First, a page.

You can’t be team-powered and steam-powered at the same time

Digital transformation — what is the large enterprise to do? Shed cumbersome legacy practices and make the leap to organisational agility? Or shore up old systems and hope scale still carries some clout?

Two Lanes doesn't work

Could the answer be to do both? To maintain the status quo while also working at the bleeding edge of organisational agility?

In a word, no.

This dual-track approach is the thinking behind something called bimodal IT. The term was coined by research and business advisory giant Gartner as a strategy for organisations struggling to balance meeting the demands of the modern marketplace with needing to keep decades-old legacy systems working. The company defines bimodal as “the practice of managing two separate, coherent modes of IT delivery, one focused on stability and the other on agility. Mode 1 is traditional and sequential, emphasizing safety and accuracy. Mode 2 is exploratory and nonlinear, emphasising agility and speed”.

The first ‘mode’ focuses on “exploiting what is known, while renovating the legacy environment into a state that is fit for a digital world”. In other words, maintaining and updating existing IT systems that keep all the main business functions ticking over.

The second mode “is exploratory, experimenting to solve new problems and optimised for areas of uncertainty”. This is the fail-fast, speed-to-market, team-driven innovation that delivers digital products to meet immediate business demands.

It’s easy to see why this approach might appeal to business leaders. Competitive start-up agility without abandoning familiar, proven practices.

Doubling up instead of doubling down

The first and most obvious problem with this approach is of doing different things in parallel. Maintaining two distinct strategies is going to be heavy on resources — or will mean spreading those resources more thinly. So, the choice boils down to either extra expense or potentially doing two things less well than you would otherwise do either one.

Gartners bimodal IT idea

Then there is a cultural challenge. You’re splitting your IT department into teams that will look roughly like this (at least to many of the people in them):

Team A — the go-getting, innovative, start-up-vibe cool crew

Team B — the steady-as-she-goes, backwards compatible caretakers

You can imagine the resulting demographic split. It’s one that would result in talent more predisposed to progressive, agile working being concentrated in one area of the business instead of driving the change that’s needed throughout.

Cloud computing expert Bernard Golden, VP of Strategy at ActiveState, told CIO.com: “The implication of bimodal IT is that traditional IT is facing an awful future — one where it’s consigned to keeping the lights on for legacy applications but precluded from participating in what’s viewed as critical to the future of the company at large.”

In a report titled ‘The false promise of bimodal IT’, research firm Forrester goes as far as to say bimodal IT “creates a two-class system that adds complexity and kills culture”, adding: “At a time when businesses need to drive speed and agility, it makes no sense to have two groups competing for funding, resources, skills, and the business’s attention.”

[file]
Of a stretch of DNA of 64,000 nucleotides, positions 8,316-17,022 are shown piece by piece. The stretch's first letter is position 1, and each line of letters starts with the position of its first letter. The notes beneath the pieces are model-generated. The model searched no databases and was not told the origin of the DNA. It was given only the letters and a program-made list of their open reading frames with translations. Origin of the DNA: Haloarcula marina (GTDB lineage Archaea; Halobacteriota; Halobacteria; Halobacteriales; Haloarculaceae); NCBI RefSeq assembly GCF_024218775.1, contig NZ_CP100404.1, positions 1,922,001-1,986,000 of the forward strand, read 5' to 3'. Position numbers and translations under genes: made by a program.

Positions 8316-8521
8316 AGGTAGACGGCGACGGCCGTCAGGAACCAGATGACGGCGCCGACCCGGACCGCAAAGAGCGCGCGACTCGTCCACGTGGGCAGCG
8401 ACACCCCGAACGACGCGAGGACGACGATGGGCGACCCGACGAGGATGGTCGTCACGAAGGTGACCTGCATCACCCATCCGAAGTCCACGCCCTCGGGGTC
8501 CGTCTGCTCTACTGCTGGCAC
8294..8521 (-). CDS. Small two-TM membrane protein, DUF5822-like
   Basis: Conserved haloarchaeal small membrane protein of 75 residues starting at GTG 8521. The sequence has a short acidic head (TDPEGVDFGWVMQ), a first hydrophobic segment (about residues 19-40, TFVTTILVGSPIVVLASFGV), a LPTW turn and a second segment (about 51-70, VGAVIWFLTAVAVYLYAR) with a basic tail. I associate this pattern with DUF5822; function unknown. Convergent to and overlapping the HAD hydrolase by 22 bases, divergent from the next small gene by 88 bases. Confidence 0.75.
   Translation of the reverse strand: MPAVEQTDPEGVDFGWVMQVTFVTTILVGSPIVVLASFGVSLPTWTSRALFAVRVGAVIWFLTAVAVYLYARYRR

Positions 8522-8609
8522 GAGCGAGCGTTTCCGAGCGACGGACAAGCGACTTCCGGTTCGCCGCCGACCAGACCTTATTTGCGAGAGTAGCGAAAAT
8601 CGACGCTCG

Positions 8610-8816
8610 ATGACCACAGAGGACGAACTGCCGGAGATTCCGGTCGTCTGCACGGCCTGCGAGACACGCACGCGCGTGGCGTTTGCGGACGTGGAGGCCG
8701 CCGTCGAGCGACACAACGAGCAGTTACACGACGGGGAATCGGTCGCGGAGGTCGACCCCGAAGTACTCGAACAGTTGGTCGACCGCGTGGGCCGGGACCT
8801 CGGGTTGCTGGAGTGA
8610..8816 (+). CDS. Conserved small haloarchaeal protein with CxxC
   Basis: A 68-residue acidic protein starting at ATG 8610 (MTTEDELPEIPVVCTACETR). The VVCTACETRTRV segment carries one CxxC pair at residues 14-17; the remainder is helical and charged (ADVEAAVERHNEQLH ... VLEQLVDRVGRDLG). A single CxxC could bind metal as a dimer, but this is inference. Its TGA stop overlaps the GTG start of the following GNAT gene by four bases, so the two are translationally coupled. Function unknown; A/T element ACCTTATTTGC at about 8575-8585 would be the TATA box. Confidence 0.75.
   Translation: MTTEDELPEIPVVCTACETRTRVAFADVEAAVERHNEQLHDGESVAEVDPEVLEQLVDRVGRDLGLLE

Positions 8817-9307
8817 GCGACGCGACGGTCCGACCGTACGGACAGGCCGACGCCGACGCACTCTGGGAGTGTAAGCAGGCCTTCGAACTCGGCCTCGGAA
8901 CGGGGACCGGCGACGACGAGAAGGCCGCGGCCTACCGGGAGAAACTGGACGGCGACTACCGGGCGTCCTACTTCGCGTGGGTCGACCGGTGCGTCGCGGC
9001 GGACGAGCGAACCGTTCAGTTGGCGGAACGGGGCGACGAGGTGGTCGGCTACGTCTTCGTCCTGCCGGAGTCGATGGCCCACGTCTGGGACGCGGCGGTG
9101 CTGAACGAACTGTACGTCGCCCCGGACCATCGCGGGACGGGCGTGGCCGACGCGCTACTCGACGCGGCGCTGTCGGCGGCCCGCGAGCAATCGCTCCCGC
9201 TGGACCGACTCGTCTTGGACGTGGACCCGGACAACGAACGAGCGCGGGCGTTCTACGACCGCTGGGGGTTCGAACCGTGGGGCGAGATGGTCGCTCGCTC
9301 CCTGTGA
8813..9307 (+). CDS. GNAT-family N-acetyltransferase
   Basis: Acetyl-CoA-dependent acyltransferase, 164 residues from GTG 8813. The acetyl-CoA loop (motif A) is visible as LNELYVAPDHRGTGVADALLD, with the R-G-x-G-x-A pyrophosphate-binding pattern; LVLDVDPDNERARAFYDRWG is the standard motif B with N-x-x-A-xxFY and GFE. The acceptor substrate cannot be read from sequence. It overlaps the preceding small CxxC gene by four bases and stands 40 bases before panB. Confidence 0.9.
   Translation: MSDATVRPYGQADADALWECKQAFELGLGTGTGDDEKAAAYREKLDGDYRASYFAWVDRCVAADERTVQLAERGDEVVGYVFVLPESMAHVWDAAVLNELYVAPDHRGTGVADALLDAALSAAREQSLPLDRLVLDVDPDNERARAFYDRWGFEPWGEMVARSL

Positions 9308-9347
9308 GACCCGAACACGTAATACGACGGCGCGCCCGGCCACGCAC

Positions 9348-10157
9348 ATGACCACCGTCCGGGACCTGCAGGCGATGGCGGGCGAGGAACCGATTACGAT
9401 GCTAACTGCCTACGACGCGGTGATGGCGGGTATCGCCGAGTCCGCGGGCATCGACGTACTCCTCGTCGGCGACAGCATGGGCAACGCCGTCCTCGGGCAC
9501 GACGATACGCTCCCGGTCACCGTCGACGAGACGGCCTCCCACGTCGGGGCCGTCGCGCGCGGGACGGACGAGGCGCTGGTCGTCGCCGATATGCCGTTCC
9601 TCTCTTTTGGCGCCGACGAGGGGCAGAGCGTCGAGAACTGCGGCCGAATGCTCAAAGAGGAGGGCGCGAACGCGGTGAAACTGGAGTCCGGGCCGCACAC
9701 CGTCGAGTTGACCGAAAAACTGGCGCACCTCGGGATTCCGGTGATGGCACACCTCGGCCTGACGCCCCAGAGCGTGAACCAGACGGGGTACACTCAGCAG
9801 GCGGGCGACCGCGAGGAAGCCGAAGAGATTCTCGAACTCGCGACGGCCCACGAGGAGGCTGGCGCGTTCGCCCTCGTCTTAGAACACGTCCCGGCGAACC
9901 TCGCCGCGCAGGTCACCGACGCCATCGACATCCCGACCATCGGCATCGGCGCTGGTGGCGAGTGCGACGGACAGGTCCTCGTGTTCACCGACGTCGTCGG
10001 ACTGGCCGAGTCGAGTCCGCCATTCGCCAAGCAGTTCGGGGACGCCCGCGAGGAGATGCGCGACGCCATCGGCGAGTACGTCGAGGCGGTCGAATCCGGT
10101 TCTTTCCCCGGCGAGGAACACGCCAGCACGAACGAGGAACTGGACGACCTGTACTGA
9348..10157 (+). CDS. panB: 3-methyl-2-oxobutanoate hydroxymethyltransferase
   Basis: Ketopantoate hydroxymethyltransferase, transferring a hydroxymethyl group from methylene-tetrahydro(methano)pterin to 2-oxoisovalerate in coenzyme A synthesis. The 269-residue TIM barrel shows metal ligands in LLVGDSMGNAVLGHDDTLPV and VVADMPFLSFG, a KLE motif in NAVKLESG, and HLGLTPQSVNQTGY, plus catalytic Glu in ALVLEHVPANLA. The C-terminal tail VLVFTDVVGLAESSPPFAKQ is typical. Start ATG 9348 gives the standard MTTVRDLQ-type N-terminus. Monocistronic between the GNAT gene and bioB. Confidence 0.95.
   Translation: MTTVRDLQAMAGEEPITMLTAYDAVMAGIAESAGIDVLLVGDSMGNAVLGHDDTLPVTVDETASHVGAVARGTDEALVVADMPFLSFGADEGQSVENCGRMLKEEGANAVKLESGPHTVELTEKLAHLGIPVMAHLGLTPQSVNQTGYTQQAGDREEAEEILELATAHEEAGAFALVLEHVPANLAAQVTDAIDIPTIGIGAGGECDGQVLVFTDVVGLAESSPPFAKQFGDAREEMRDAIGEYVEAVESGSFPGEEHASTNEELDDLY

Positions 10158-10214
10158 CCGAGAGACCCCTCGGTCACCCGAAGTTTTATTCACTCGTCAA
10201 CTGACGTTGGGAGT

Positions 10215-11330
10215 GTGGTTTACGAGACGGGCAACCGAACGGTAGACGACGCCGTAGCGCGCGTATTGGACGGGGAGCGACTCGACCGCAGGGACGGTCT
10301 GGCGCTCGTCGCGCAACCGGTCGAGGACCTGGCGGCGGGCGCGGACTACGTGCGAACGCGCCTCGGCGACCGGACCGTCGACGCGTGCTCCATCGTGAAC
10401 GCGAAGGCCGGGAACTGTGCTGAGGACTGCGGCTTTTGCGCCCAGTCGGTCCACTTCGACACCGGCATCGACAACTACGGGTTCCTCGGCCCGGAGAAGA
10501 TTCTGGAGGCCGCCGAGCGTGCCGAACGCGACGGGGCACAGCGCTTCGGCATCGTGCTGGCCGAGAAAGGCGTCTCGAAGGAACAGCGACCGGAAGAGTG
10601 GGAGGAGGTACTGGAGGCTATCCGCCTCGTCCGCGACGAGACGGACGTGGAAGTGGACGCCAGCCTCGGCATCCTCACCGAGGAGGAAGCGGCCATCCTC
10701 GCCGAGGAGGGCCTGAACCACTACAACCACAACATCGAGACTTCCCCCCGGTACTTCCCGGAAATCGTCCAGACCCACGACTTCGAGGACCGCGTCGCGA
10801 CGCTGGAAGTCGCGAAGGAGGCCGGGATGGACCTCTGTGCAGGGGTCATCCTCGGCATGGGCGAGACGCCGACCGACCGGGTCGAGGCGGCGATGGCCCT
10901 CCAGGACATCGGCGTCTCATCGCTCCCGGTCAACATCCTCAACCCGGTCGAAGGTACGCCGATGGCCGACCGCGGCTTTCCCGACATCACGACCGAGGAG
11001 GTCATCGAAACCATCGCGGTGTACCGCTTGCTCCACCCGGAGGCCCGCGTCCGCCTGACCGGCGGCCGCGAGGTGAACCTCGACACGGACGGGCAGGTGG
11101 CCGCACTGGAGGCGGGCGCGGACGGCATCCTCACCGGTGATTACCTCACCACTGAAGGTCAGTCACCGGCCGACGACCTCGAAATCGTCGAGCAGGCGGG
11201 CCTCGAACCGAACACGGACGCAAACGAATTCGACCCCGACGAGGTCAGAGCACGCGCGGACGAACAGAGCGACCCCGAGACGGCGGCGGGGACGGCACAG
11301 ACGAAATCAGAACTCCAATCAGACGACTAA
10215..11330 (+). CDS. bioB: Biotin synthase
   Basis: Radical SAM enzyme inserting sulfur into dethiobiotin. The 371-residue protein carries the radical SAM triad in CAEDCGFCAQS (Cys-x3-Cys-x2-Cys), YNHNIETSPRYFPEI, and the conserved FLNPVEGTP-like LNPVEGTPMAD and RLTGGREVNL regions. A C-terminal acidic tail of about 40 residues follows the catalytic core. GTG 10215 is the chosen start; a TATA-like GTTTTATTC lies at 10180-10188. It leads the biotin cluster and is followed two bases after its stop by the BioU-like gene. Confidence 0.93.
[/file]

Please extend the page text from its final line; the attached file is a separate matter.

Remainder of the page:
The elephant in the room

The bigger problem, though, is that the bimodal approach to IT puts an organisation at risk from failing to tackle the very real challenges it faces on an business-wide scale. Change needs to happen right across the organisation, and that includes the strategy for ‘keeping the lights on’ with legacy systems. Processes and tools across the piece needs to move with the times, not just the new applications that serve customers or individual business units. Besides, new apps and projects will rely on enterprise data and software from the Mode 1 ‘legacy IT department’. Good luck delivering a roadmap of brilliant digital products if they are constrained by back end systems that are slow to change, don’t adapt and grow increasingly out of date.

Forrester’s report says bimodal “perpetuates the myth that back end systems can be left as they are” while they really need to be able to change rapidly when necessary.

Forrester’s report says bimodal “perpetuates the myth that back end systems can be left as they are” while they really need to be able to change rapidly when necessary.

Sometimes it can be a good idea to hedge your bets, but not in this situation. Large organisations need a culture fit to compete in a digital marketplace of constant disruption driven by constantly accelerating technological innovation. This climate will only intensify — it won’t somehow run out of steam and see people settle back into familiar, comfortable old ways of working. We know from history that companies who approach change with only partial commitment don’t survive the transition. From Xerox to Borders to Blackberry to Sonos; if you approach transitions with one hand in the old way, your organisation will be too slow and you won’t make the change work.

Speed, innovation and agility need to course through the veins of the entire organisation. It’s what has allowed the Googles and Amazons of the world to enter and dominate industries, seemingly overnight. They, and any number of disruptive challenger start-ups, now set the pace. Those who fail to adapt will die. The whole organisation — and its entire IT strategy — needs to be galvanised around a unified sense of urgency, with the best tools and processes for the job of today, not yesterday.

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